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Ayesha Bell Hardaway returns to Cleveland Police Monitoring Team following 'forced' resignation

Ayesha Bell Hardaway.jpg
Posted at 1:29 PM, Jul 19, 2021
and last updated 2021-07-19 13:30:27-04

CLEVELAND — Ayesha Bell Hardaway, the member of the Cleveland Police Monitoring Team who felt forced to resign last month, will return to her role on that team. Lewis Katz, the co-chair of the Cleveland Community Police Commission, confirmed Hardaway's return on Monday.

"We are pleased to confirm that Professor Ayesha Bell Hardaway will return to the Monitor Team as Deputy Director and that her efforts will be focused upon assuring compliance by the Cleveland Police Division with the requirements of the Consent Decree," Katz said.

Hardaway, who is a Case Western Reserve University professor, issued the following statement Monday:

"There is a strong commitment among many who live and work in Cleveland to do what we can to make our city vibrant and safe. Indeed, Clevelanders routinely make real personal and professional sacrifices to better our communities. Many community leaders, organizations, institutions and individuals have stood in the gap over the last five weeks to make it clear that our community deserves a Consent Decree process that they can trust and that is accessible to them. Please know that our community is better and stronger because of your efforts. My decision in 2015 to serve on the Independent Monitoring Team was driven by that same commitment. At times throughout the process, the work has been frustrating and, as many now know, even hostile. Yet, through it all, the opportunity to make meaningful recommendations and assessments that could improve the provision of police services compelled me to use my education, skills, and voice to do my part. Now that I have been presented with the same opportunity - without undue constraints and limitations - I have decided that it is in our community’s best interest for me to resume my work as Deputy Monitor on the Independent Monitoring Team. My undaunted commitment to assessing the implementation of constitutional policing in the City of Cleveland remains as focused as when I initially began the work."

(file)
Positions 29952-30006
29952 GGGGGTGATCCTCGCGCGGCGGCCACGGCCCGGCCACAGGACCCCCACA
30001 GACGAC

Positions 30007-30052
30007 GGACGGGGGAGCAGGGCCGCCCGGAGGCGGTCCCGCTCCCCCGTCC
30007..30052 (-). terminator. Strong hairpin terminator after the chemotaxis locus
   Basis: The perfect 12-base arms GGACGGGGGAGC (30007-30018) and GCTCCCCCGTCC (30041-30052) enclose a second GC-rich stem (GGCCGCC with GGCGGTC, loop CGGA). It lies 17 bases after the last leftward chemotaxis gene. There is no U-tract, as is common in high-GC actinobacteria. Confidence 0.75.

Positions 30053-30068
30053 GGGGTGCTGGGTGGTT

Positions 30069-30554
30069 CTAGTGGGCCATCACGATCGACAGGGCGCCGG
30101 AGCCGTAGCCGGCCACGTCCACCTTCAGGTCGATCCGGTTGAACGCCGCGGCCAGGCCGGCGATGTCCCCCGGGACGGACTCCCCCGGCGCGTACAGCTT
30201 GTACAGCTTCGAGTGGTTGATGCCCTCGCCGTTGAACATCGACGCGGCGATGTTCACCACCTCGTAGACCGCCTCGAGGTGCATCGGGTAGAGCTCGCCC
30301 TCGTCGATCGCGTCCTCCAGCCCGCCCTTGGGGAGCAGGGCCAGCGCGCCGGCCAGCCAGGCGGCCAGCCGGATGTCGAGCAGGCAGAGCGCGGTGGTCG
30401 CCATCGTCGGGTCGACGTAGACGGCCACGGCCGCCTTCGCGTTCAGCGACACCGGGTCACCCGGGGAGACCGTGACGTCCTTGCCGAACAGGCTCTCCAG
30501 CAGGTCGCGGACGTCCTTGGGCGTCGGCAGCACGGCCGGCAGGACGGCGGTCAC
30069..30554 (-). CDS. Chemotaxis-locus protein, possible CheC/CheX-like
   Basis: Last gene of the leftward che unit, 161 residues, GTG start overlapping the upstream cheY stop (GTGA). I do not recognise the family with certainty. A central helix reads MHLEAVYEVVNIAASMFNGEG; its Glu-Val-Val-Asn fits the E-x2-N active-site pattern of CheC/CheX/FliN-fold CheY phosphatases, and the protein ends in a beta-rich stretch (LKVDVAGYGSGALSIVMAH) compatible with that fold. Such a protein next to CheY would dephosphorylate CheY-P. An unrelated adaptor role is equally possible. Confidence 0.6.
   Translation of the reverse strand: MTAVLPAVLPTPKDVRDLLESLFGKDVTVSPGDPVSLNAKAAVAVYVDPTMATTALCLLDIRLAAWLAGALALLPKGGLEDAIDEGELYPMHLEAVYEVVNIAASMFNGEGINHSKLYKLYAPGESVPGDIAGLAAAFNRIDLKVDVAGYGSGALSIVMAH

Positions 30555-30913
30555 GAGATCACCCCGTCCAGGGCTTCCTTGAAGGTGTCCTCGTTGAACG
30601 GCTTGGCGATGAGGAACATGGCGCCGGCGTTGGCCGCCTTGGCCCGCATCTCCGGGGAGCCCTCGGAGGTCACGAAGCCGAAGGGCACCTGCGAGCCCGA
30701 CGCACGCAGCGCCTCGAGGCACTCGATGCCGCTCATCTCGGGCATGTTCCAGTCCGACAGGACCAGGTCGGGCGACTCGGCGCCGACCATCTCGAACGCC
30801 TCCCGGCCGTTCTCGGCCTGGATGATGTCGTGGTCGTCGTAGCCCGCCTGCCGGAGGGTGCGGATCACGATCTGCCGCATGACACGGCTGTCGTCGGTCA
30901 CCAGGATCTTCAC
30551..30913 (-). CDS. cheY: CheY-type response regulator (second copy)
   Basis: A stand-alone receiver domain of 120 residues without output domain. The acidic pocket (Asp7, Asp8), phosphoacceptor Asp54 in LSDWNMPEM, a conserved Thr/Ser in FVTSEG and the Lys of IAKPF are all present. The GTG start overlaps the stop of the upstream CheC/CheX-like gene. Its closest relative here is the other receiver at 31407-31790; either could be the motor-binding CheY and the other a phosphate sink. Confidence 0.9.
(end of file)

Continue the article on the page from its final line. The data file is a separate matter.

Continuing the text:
Hardaway removed herself from the monitoring team after the Department of Justice and City of Cleveland questioned her objectivity following remarks she made on a radio show in April in which she discussed Derek Chauvin and George Floyd.

Hardaway said in her resignation letter that she left due to attacks on her reputation and the shrinking role on the team. "Unsupported assertions that seek to malign my professional reputation is not something that I am willing to passively endure. Any acquiescence on my part to limit my engagement on the Monitoring Team to community issues that do not involve assessing compliance would give these baseless attacks on my professional objectivity unmerited credence," Hardaway wrote in June.

She didn't mention her role on the team, Cleveland or the city's consent decree while on the program.

After Hardaway resigned, the backlash against the DOJ and Cleveland was immediate. CWRU issued a statement that said it was "deeply disturbed" that she felt forced to resign and called the situation disappointing.

Community groups rallied behind Hardaway, and some such as the Cleveland Branch of the NAACP and the Norman S. Minor Bar Association, called for the removal of Cleveland Police Monitor Hassan Aden.

Just days after her resignation, the NAACP sent a letter to Cleveland Mayor Frank Jackson and Acting U.S. Attorney Bridget Brennan to voice their frustration over the situation.

The president of the NAACP Cleveland branch, Danielle Sydnor, called the Department of Justice's failure to step in following her resignation “unconscionable.”


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